The Tasting Panel magazine

November 2016

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Page 63 of 100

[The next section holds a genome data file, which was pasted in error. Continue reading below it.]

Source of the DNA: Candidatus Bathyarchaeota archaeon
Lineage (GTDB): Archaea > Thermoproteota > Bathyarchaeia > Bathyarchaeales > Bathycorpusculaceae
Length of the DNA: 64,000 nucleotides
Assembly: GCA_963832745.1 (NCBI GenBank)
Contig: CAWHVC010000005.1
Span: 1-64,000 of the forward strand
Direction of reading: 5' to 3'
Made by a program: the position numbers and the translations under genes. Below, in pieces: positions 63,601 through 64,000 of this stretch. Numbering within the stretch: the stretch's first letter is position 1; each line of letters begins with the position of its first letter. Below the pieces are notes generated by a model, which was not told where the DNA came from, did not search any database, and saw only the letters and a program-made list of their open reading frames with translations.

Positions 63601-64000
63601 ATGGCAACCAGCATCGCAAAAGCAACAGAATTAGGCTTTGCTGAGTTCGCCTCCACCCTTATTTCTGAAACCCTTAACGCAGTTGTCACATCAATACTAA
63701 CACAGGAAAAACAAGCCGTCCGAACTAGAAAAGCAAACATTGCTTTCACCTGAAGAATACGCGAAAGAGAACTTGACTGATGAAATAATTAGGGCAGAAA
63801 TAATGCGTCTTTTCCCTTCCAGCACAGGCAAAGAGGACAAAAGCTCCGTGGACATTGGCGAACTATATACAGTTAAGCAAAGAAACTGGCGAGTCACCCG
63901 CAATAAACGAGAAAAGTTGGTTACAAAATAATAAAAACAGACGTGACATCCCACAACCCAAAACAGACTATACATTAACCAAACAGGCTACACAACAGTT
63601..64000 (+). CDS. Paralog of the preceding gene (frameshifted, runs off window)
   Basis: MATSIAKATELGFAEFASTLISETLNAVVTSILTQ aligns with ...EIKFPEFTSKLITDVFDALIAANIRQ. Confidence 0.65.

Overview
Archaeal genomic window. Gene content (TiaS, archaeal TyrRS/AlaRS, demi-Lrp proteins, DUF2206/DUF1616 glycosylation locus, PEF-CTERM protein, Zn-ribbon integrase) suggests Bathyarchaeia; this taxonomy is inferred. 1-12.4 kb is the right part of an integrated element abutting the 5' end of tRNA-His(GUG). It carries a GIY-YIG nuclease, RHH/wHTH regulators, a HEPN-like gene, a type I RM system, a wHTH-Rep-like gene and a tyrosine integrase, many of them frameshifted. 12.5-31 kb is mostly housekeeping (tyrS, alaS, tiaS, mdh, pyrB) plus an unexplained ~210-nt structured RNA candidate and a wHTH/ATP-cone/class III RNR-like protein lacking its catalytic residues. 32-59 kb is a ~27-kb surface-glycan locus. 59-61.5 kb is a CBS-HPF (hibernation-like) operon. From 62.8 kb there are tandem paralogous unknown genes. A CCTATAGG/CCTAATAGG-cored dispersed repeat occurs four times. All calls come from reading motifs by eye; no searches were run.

november 2016  /  the tasting panel  /  63 A s an Ambassador for Glenfiddich, I am often asked how a whisky company founded in 1887 contin- ues to not only stay relevant and fresh, but also consistently push the boundar- ies of what single malt can be. Part of our success stems from a continued culture of innovation and experimenta- tion that permeates every aspect of our company, from the men and women who work at our distillery to the descen- dants of our founder, William Grant, to our global team of over 20 ambassadors. In the spirit of this culture, I sought to create a dynamic and creative event for the Most Experimental Bartender Competition that allowed people to experience Glenfiddich in a completely unique way. The question I posed stemmed from an unorthodox idea: What if, in lieu of offering traditional aroma and flavor notes, I engaged creative minds to demonstrate the essence of each expression? Would guests be able to truly experience the "freshness" of our 12 Year Old, the "heat" of Bourbon Barrel Reserve or the "sophistication" of our 18 Year Old Small Batch through unexpected mediums? I began my journey of exploration by considering the "music" of Glenfiddich and reached out The Nouveau Classical Project, an ensemble from New York City. Known for their Composed Cocktail Series—"hybrid concerts that offer eclectic sounds" served up with delicious cocktails inspired by the com- positions—this inventive group seemed liked the perfect match. I was delighted to immediately receive interest from the resident pianist Sugar Vendil. "In my own artistic practice, I connect seem- ingly unlikely or incompatible things," Vendil notes, "so connecting Scotch with performance directly aligns with those interests." As conversations with Vendil evolved, I began to wonder if investigating the "movement" of the whisky could add to the magic of the evening and the depth of the tasting. I was fortunate enough to have met modern dance choreographer and performer Jun Lee several years before, and I knew she was absolutely the right choice to bring a physical language to the whisky. What ensued was an incredible leap of faith. Over four months and numer- ous conversations, Vendil, Lee and I engaged in a series of long-distance calls and emails pouring over details to bring the idea to life. The artists were provided samples, a detailed history of our distillery and insights on the process behind the liquids. We dis- cussed, at length, my viewpoints on the essence of each Glenfiddich expression and, they, in turn, shared theirs. One particularly delicious moment came when we finally received the completed compositions from Vendil's collabora- tor, composer Trevor Gureckis. The music was weird, wild, edgy and absolutely perfect. After some insightful conversation, a venue was chosen. I wanted the event to take place in a location that was as eclectic and unexpected as the tasting itself. With its curated spaces, towering architecture and impressively impos- ing taxidermy, Clifton's Cafeteria in Downtown Los Angeles proved to be the ideal location. Finally, the Saturday before the performance, the entire team—includ- ing dancer Nicole Powell—gathered for the very first time in an L.A. studio. After so much preparation, effort and discus- sion, could it all possibly come together? As Vendil began to play, Gureckis fired up electronic backbeats and the dancers took the floor, it was clear that we had created something both singular and magical. "The trio of dances [I created were] a celebration of the energies of the three expressions," Lee recalls. "Each expression has its own distinct sensibil- ity and character. I challenged myself to incorporate imagery and movement inspired by the Glenfiddich Stag to give each piece shape and context." It was a perfect summer evening as our guests from the trade and press gathered in Clifton's Peacock Lounge for bespoke whisky cocktails. Just beyond, the ballroom was a flurry of activity preparing for the performance, as each table was set and each dram poured. At last, the lights dimmed and the first note played. Glenfiddich 12 Year Old burst to life as images of flowing water and blossoming flowers illuminated the space. Vendil's fingers delicately moved over the keys as Lee twirled and bounded across the floor with the lightness of a young stag in the forest. The tasting of our signature malt was followed by the story of William Grant, performed in monologue and illuminated through a series of chosen historical moments and dreamlike imagery of the distillery itself. Then, as the audience moved to Glenfiddich 14 Year Old, the projections became bright with golden red fire and Powell prowled warily over the floor, her body pulled by molten heaviness and punctuated by jabs echoing the aggressive influence of charred virgin oak barrels. Evoked by the tribal beats of Gureckis's evocative piece "Rise," the performance ended with Glenfiddich 18, represented by an intricately crafted pas de deux and an interplanetary journey through space and time. The reception from the audience was instant and passionate. "I want the script. I want the music. I want to share it with the world!" remarked Kerry Moynahan of the L.A. Scotch Club. "I honestly did not know what I was walking into tonight, and it was some of the most fun I have ever had at any whisky tasting." Over and over again, we were greeted with applause and delight beyond my greatest expectations. Now that the smoke has cleared and the lights have dimmed, the overwhelming reception and the delightful experience of working on this project have only served to further my desire to embrace Glenfiddich's legacy of ingenuity and exploration. I look forward to more opportunities to push the boundaries of whisky enjoyment and create more incredible experimental experiences for our friends and fans. Dancer Nicole Powell took the floor as guests of the tasting experience sipped on Glenfiddich 14 Year Old.